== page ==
Lighting with downlights

By March 8, 2019 May 22nd, 2019 Interior Design, Lighting, Knowledge & Tips

Downlights: lighting friend or foe?

These popular (ubiquitous?) light fittings can be used to work well to provide ambient light in spaces where decorative pendants aren’t practical or don’t fit with the design feel. However, they can also render a space cold and clinical. Read on for our advice on avoiding the pitfalls.

Go off grid

The most common arrangement for downlights is a dense grid covering the ceiling (known as a ‘developer grid’). This is simple and cheap for contractors to install (in joisted or false ceilings) but rarely the most effective way to ensure enjoyable illumination throughout.

Consider the gaps left by other light sources in the room and position the downlights accordingly. Directional downlights in key locations can be used to provide task lighting where it is needed. Make sure you avoid pointing them at reflective surfaces.

Read Part 1 to learn about the other lighting types and considerations when designing your overall lighting plan. For advice on brightening a particularly dark room, read our guide to decorating dark spaces.

Kitchen with yellow splash-back lit with downlights, and an overhead pendant over the kitchen island
Downlights work well in combination with more decorative lighting like pendants

Choosing your fittings

Using the same fittings throughout your home will create a cohesive feel – just like with door handles and electrical faceplates. Give consideration to which fitting will meet your needs & budget throughout.

  • Recessed downlights look beautiful and modern – especially trimless ones. These tend to be higher in price, and most models require a deep recess – so are not suitable for all properties.
  • Simple, white framed downlights are usually the best value choice. ‘Plug & Play’ options are popular with electricians as they are easy to fit, and compact enough for most ceilings. However, the ‘warm white’ options are usually 3000k (see explanation below) which is too cold for a bedroom or living space.
  • Surface mounted downlights are a smart alternative where your ceiling recess is very shallow or non-existent (in the case of concrete ceilings)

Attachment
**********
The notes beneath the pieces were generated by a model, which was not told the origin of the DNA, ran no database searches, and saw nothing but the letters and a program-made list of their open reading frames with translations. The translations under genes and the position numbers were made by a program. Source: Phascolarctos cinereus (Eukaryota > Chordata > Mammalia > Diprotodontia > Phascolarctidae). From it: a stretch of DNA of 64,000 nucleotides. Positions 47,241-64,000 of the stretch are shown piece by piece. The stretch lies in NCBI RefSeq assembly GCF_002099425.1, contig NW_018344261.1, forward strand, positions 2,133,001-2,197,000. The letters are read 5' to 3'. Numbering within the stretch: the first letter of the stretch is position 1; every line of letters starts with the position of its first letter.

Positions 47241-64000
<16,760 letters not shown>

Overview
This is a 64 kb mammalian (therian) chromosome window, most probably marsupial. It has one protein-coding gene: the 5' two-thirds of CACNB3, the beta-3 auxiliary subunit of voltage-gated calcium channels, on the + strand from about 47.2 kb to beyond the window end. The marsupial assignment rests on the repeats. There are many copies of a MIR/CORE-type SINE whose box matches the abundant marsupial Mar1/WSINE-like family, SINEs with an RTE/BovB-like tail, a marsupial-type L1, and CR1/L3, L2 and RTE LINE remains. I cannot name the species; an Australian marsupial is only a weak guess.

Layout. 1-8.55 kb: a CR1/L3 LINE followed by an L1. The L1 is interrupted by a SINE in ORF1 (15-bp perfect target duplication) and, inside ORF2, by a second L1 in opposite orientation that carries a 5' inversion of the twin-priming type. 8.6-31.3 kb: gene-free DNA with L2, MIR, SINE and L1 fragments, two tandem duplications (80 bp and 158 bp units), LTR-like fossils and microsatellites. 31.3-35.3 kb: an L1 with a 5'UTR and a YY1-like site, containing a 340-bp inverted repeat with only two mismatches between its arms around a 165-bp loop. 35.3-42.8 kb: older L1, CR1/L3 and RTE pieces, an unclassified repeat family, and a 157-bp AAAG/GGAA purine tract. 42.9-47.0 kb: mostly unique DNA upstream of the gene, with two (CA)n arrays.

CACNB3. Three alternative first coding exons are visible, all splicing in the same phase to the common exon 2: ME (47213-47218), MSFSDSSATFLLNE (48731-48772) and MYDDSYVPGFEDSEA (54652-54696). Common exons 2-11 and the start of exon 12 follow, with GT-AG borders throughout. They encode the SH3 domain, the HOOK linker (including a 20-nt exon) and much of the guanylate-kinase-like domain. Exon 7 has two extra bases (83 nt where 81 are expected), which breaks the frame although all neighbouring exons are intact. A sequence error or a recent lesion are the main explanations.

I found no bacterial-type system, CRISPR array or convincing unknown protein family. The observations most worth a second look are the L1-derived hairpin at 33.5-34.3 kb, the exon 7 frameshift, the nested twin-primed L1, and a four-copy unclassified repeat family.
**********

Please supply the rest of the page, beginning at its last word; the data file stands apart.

Surface mounted downlight, recessed downlight in concrete ceiling, white plastic downlight fitting
From L-R: Astro surface mounted downlights / Astro Recessed downlights / TP24 ‘Plug and Play’ fittings

Choosing your lamp

Halogen bulbs were once the only option for downlight ‘lamps’ (the technical term for lightbulbs). LED lamps, new technology really not very long ago, are now considerably more efficient, long lasting and safer since they produce less heat. If your home has Halogen bulbs, it is a good idea to replace them. You may be able to simply replace the bulb, but if the fittings are old there will be benefits to updating the fittings too (cost, efficiency, fire safety).

Considerations when choosing your lamp are:

  • Colour temperature: This ranges from very warm (orangey) to unpleasantly cold (blue). Some bulbs labelled as ‘warm’ are in fact bright white. Beware!  Colour temperature is (effectively) measured in Kelvins – the higher, the colder.
  • Quality: Lower quality LED lamps can vary in colour. This is important to consider in places where the lights will be casting a pool of light onto a wall.
  • Dimmability: Not all LED lamps are dimmable.
The Kelvin scale: We recommend 2700k for living spaces and bedrooms

Safety features

Downlights come with a variety of safety-driven technical properties:

  • IP Rating indicates how water resistant the fitting is. If you are fitting downlights in your bathroom you must choose a suitable IP rating based on the exact situation in the bathroom (over a basin, next to a shower head).
  • Fire Rating indicates whether the fitting will help stop the spread of fire. This is necessary if the nature of the fitting compromises the fire-retardant properties of the plasterboard, and highly advisable in all cases.
  • Insulation guards: Some fittings have a special guard allowing insulation to be laid over them safely. Without the guard, insulation could come into contact with hot components, creating a fire hazard.

There is a lot to consider – so if your home is in need of a lighting overhaul then get in touch! Look out for upcoming installations for advice on choosing beautiful pendants, and smart-home lighting systems.

For advice lighting your home, read our Lighting series: